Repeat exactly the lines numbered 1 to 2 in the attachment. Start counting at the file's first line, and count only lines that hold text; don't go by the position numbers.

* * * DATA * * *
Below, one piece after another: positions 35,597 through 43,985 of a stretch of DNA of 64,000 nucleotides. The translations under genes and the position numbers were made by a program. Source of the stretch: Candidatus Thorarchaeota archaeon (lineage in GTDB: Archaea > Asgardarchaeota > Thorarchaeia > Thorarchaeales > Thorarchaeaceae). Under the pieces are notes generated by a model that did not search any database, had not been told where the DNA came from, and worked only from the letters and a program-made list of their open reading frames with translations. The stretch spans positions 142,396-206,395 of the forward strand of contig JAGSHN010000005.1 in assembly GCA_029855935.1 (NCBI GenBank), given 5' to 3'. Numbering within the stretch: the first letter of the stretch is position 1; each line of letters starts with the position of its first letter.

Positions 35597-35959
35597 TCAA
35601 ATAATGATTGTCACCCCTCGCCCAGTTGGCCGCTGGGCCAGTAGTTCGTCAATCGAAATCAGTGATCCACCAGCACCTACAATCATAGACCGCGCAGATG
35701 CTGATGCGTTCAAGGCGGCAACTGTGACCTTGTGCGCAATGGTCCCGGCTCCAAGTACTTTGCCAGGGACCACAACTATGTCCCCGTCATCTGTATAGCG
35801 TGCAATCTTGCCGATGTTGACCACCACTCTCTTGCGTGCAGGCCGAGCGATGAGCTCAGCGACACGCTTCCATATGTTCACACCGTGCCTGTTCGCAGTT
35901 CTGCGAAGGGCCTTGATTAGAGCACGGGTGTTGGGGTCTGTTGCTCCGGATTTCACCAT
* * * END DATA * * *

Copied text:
Below, one piece after another: positions 35,597 through 43,985 of a stretch of DNA of 64,000 nucleotides. The translations under genes and the position numbers were made by a program. Source of the stretch: Candidatus Thorarchaeota archaeon (lineage in GTDB: Archaea > Asgardarchaeota > Thorarchaeia > Thorarchaeales > Thorarchaeaceae). Under the pieces are notes generated by a model that did not search any database, had not been told where the DNA came from, and worked only from the letters and a program-made list of their open reading frames with translations. The stretch spans positions 142,396-206,395 of the forward strand of contig JAGSHN010000005.1 in assembly GCA_029855935.1 (NCBI GenBank), given 5' to 3'. Numbering within the stretch: the first letter of the stretch is position 1; each line of letters starts with the position of its first letter.

Positions 35597-35959